TRT makes sure that money is distributed (or that appears to be distributed) at the lowest level possible. Thai politics has always been driven by handouts, pork barrel projects, and other programs to allow the elected to recoup their investment in running for office. What TRT did was to make sure the money was injected at the lowest level possible. Something like this really appeals to the man on the street.

10. Attention to social issues
Campaigns for social hygiene are very popular with the public--even in Bangkok. A staple of the Thai-language press are nearly weekly sensational articles about outrageous immoral behavior that is threatening society. This kind of fear is always prominent in societies undergoing rapid changes--and the last few decades have contained unprecedented change for Thailand. TRT has made confronting these social ills a key party characteristic and the public loves it.

11. Quickly turning negative into a positive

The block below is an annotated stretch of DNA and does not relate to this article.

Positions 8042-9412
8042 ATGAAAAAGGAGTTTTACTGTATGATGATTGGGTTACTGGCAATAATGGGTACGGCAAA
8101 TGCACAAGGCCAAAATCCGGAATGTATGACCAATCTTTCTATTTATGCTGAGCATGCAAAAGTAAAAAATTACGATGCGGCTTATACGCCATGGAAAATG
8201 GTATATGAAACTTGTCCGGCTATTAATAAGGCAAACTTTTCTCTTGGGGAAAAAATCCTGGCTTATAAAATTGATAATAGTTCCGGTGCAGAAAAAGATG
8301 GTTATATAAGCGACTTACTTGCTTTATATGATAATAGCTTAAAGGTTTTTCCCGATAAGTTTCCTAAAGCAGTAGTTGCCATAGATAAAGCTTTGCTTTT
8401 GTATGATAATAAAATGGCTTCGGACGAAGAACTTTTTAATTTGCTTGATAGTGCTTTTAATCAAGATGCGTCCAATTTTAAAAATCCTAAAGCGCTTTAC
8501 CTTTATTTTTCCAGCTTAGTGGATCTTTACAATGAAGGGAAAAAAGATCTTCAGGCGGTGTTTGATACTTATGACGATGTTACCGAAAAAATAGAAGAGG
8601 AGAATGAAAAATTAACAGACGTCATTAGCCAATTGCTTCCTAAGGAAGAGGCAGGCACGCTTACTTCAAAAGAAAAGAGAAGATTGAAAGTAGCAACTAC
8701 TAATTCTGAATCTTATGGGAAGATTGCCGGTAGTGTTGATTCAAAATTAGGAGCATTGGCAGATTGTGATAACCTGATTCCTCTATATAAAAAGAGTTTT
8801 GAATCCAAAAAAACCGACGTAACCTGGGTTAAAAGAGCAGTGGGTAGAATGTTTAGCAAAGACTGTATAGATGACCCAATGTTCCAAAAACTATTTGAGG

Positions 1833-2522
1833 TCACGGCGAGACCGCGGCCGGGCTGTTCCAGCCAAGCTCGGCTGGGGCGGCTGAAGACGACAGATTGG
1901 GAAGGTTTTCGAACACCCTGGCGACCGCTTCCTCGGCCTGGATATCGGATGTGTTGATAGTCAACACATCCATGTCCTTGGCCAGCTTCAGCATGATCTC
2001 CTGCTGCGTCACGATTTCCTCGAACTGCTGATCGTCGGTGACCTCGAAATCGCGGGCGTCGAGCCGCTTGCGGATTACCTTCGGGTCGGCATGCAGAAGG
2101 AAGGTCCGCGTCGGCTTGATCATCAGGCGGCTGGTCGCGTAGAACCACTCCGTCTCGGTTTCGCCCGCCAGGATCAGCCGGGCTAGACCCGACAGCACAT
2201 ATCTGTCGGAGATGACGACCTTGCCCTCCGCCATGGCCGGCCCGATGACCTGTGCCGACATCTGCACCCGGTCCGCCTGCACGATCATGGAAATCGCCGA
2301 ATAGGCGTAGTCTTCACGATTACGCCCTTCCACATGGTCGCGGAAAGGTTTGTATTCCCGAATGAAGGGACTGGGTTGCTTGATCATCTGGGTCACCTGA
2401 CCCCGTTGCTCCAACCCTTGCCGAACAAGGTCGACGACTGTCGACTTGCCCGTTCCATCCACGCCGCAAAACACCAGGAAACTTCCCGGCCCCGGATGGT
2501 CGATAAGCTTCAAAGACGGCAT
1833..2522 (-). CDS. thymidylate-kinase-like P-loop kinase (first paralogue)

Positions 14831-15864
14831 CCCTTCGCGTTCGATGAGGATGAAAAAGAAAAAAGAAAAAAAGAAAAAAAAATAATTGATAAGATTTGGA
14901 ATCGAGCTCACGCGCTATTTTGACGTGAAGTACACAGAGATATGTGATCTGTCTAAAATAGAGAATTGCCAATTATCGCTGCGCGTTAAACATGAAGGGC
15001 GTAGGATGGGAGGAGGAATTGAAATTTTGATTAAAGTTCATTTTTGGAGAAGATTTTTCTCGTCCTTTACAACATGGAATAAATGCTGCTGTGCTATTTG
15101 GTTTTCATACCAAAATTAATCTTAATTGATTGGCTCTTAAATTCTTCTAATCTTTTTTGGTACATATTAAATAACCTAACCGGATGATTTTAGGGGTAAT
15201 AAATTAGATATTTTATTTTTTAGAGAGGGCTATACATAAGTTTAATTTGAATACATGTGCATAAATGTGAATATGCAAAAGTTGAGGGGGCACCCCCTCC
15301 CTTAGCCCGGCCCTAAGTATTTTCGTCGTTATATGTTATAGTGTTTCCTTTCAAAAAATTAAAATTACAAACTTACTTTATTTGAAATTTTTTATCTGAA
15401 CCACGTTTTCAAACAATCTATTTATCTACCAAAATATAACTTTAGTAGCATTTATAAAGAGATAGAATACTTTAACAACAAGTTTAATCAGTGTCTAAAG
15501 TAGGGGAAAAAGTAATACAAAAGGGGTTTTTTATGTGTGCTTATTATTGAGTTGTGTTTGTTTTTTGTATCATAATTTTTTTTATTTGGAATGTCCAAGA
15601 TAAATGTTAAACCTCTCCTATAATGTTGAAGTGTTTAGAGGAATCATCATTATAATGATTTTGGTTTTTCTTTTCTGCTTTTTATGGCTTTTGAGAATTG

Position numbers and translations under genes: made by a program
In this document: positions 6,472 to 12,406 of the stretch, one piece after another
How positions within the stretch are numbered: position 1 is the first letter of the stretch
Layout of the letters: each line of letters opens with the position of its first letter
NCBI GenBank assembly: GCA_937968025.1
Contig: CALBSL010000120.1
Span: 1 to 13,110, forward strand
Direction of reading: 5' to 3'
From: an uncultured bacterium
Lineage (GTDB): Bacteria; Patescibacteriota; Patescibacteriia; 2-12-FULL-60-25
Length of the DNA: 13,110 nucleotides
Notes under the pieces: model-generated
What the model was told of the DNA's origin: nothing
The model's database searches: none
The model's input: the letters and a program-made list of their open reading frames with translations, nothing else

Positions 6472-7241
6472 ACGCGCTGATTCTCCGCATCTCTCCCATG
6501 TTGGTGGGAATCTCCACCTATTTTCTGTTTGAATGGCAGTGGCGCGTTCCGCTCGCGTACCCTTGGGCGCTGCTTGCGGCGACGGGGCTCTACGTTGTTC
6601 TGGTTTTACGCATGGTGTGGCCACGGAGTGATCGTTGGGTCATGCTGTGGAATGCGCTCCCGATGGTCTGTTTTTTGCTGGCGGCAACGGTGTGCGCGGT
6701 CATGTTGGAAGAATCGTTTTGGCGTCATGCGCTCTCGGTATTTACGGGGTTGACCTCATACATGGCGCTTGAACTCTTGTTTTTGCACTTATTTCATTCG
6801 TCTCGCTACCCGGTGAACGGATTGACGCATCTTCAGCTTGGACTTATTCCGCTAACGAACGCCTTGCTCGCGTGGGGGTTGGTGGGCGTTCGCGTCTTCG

Whether it was the southern insurgency, the tsunami, or the many scandals, Thaksin was out in front, sometimes taking responsibility, sometimes assigning blame, sometimes just talking. Thaksin has a flare for boldness that is definitely unusual in Thai politicians who are used to coalition governments and are always looking to keep their options open.

12. High death tolls are acceptable under certain circumstances
Prominent in most foreign articles about Thaksin is the mention of the 2000+ deaths in the anti-drug campaign. Everyone accepts that these deaths were largely, if not exclusively, extra-judicial killings and part of a conscious campaign. Most people accept that this kind of tactic is the only way to deal with the social ill of drugs as local police and government are crooked, easily intimidated, and will never be able to effect the change themselves.

13. Delivering the solid Northeast
Once again, the massive, patriarcial-based population continues to be key to controlling the country. TRT made sure it was part of their plan through its consumption of parties with power base in the Northeast like NAP.

14. Co-opting the men who must be in power